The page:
United States District Court, C.D. California
MEMORANDUM AND ORDER
ARTHUR NAKAZATO, Magistrate Judge.
Pursuant to the Court's Case Management Order, the parties have filed the Administrative Record ("AR") and a Joint Stipulation ("JS") raising four disputed issues. The parties have consented to proceed before the Magistrate Judge. The Court has carefully reviewed the parties' respective contentions in conjunction with the AR. This matter is now ready for decision.
Issues #1, #2, and #3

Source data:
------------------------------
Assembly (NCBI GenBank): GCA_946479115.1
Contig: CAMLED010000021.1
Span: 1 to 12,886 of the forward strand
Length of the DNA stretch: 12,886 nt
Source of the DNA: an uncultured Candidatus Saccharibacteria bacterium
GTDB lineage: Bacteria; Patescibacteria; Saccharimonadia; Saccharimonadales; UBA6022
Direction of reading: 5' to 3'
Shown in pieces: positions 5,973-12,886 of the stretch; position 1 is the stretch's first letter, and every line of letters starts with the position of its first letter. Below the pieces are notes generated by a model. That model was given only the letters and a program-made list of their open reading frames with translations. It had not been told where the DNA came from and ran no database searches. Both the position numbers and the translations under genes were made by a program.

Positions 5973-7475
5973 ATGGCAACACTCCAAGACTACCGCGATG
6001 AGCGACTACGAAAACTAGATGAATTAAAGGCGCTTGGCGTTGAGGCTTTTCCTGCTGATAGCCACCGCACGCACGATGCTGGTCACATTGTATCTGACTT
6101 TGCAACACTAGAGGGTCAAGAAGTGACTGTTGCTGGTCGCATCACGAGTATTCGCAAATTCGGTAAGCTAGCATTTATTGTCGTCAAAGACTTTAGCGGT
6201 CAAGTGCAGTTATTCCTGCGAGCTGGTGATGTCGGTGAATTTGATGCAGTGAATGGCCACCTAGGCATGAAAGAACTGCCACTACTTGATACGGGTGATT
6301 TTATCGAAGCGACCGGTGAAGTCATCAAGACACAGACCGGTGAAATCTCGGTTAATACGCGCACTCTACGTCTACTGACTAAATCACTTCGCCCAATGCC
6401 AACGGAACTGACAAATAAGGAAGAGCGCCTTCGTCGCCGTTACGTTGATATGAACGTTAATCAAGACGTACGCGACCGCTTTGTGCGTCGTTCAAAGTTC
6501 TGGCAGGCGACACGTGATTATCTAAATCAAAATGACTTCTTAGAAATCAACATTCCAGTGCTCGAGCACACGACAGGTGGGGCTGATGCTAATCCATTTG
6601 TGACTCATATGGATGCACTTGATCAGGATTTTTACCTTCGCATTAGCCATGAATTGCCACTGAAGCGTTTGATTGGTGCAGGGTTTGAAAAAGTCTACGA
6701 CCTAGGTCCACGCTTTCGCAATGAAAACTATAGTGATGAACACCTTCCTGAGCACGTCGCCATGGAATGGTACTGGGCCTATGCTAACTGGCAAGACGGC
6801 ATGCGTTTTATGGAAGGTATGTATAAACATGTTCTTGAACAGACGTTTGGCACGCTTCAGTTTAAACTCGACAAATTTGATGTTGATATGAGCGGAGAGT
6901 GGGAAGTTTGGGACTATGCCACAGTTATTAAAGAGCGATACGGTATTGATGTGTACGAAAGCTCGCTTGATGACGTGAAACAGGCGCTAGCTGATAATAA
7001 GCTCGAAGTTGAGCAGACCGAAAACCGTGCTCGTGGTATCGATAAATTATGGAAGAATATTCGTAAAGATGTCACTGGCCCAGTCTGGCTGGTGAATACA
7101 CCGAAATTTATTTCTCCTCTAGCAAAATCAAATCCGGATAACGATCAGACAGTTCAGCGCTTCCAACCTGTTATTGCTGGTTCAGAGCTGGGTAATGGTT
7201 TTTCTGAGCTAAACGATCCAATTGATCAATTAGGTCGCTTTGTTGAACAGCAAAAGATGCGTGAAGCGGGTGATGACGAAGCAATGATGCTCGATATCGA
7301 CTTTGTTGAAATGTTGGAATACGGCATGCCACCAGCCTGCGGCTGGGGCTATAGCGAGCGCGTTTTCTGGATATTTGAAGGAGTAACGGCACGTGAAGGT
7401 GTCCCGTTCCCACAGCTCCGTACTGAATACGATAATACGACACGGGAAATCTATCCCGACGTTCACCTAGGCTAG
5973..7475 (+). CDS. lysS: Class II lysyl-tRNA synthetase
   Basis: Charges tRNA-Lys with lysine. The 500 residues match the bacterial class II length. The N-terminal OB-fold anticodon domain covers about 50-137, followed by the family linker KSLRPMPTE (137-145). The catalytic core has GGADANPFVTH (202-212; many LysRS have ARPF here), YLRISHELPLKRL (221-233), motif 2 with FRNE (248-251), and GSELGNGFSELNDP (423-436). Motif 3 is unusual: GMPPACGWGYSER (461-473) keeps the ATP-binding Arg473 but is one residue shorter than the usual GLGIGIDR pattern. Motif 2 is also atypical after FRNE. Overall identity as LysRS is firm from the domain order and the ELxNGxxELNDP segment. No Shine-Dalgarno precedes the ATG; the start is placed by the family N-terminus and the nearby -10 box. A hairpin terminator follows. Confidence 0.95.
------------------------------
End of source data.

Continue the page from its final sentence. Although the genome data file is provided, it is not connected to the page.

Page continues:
Plaintiff contends that the Administrative Law Judge ("ALJ") erred by improperly rejecting the opinion of examining psychiatrist Marshall Jeffrey Handleman, M.D. (JS 3-6; AR 296-300.) Plaintiff further asserts that the ALJ erred by failing to properly consider Dr. Handleman's findings of marked limitations in mental functioning in the assessment of Plaintiff's residual functional capacity ("RFC") and in the formulation of the hypothetical questions presented to the vocational expert ("VE"). (JS 8-11.)